The National Renewable Energy Laboratory (NREL) just released its annual report on renewable energy. It contains much to ponder, and at least one real head scratcher:
Uranium mining and milling employed thousands of workers in the Four Corners region during four decades following World War II. But that first boom ended in the early 1990s when the price of uranium plummeted on world markets. It also left behind a hundreds of contaminated sites, sorely in need of cleaning up.
Yesterday, Utah Public Radio reported:
Production at White Mesa Mill near Blanding, Utah will be paused indefinitely beginning August 2014. America’s last active uranium mill, near Blanding in San Juan County, announced plans to shut down for at least a year, beginning August 2014. It’s going to have a devastating effect on a would-be revival of uranium mining in the Four Corners.
Concurrently, the Associated Press is reporting another plan “to train up to 40 people over three years to safely handle radioactive materials and to find a job in a place where the unemployment rate hovers around 50 percent. About 4 million tons of uranium ore were mined from the reservation from 1944 to 1986 for wartime weapons, leaving a legacy of death and disease.” Continue reading
Closing our national park system was a bad idea. Giving it to states would be worse.
In Climate Progress, Jessica Goad comments on new ideas from House Republicans for managing national parks — and all federal lands:
…the House Committee on Natural Resources on Thursday discussed a bill that would enable state governments to manage national parks and other public lands (despite the fact that the concept of turning public lands over to states and private companies has been shown to be highly unpopular among voters in the West).
House Republicans’ New Idea: States should manage the Grand Canyon and other national parks. Continue reading
As the digital age advances, conservation organizations like the Grand Canyon Trust are finding new ways to inspire the public to respond to climate change, habitat and biodiversity loss, and energy development; issues that threaten all communities and species throughout the Colorado Plateau. This past month artists have been doing just that within the forests of Utah, sacred sites on the Navajo Nation, and public lands associated with Kane Ranch. Continue reading
In 2013 more than 200 volunteers donated 15,000 hours of their time, sweat, and brainpower to important on-the-ground conservation and restoration work. It was quite a year for the Volunteer Program!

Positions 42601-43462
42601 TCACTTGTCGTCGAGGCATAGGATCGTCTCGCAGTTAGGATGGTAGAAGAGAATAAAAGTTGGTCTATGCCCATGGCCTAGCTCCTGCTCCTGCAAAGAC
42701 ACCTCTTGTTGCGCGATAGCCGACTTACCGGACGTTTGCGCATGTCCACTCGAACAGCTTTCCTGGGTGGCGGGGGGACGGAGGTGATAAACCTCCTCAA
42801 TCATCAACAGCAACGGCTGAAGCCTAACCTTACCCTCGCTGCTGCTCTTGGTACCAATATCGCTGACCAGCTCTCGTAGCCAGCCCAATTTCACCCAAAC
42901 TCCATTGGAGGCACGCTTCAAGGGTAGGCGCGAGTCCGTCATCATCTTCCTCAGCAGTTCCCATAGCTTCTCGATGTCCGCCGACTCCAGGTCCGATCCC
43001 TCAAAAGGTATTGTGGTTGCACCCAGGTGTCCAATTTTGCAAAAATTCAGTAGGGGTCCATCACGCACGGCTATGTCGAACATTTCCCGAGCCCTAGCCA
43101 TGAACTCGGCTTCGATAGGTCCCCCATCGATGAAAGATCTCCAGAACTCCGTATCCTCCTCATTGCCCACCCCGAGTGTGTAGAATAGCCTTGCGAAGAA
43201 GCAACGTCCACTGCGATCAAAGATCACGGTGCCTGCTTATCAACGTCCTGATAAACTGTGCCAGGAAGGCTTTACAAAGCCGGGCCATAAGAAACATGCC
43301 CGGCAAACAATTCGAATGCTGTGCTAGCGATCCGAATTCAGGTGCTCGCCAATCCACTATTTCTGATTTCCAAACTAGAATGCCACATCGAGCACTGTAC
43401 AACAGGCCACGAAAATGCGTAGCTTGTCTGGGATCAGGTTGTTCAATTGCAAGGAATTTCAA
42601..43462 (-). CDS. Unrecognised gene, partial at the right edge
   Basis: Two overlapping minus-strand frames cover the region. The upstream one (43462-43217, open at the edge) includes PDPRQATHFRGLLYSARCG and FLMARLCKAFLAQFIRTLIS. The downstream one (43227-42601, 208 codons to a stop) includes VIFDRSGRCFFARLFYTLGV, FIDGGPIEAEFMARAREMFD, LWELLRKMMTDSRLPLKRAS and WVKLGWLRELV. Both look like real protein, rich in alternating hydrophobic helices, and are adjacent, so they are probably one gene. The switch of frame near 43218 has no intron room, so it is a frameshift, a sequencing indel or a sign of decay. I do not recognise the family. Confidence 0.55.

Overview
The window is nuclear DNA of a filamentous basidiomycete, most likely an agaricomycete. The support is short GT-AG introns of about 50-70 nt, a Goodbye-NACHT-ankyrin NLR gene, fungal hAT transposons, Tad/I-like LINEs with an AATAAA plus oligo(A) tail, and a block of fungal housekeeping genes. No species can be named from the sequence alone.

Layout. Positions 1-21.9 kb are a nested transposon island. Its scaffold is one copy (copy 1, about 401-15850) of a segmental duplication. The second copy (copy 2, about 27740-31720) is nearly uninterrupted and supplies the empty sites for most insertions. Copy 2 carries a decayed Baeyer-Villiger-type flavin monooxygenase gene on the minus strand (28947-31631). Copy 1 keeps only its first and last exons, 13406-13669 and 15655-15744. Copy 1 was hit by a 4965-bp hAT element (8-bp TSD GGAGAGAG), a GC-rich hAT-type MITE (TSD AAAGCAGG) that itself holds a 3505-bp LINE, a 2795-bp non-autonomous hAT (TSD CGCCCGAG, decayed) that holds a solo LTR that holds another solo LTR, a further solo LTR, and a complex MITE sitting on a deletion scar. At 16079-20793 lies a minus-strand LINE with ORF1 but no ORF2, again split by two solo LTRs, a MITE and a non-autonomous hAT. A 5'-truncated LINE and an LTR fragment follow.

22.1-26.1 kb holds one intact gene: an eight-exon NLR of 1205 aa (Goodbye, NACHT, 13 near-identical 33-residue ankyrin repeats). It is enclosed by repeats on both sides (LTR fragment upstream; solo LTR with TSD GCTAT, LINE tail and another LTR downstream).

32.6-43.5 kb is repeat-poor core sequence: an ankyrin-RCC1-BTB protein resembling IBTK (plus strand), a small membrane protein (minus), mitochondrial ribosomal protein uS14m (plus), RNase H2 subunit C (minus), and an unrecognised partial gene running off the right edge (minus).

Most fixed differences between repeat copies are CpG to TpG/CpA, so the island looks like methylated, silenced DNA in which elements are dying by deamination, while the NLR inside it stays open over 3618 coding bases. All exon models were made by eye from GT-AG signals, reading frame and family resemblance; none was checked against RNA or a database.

We all had tons of fun making new friends, reconnecting with old ones, and seeing some incredibly beautiful places along the way. Here is a rundown of your accomplishments for the year, followed by a quick look toward a very exciting and promising future together.
Over the course of our 2013 field season, our volunteers did great things in three large, charismatic, and ecologically important landscapes.
First on this list is Utah forests, where we started the year by closing six miles of illegal roads and travel routes, defending the integrity of an important roadless area. Utah volunteers built two fences on private lands to protect sensitive habitat and protect passive restoration sites for use as reference areas – which are badly needed to see what it looks like when areas are left ungrazed. Continue reading
Facing a lagging uranium market, Grand Canyon’s zombie mines may be falling back into their graves. But their pollution problems remain alive and well—along with agencies’ refusal to require updated reviews or reclamation.
Citing market conditions, Energy Fuels Inc. on Friday announced plans to halt mining at a second Grand Canyon-area mine–the Pinenut Mine, located just north of Grand Canyon National Park. It is to be shuttered in August 2014.
This news comes after the company shuttered the Canyon Mine earlier in November, pending a federal district court ruling. It agreed to those terms with the Trust, the Havasupai Tribe and other plaintiffs who last year sued the Forest Service for allowing the mine to reopen absent Tribal consultations and additional environmental reviews.
On Friday the company also said that it plans to close the nation’s only conventional uranium mill. Continue reading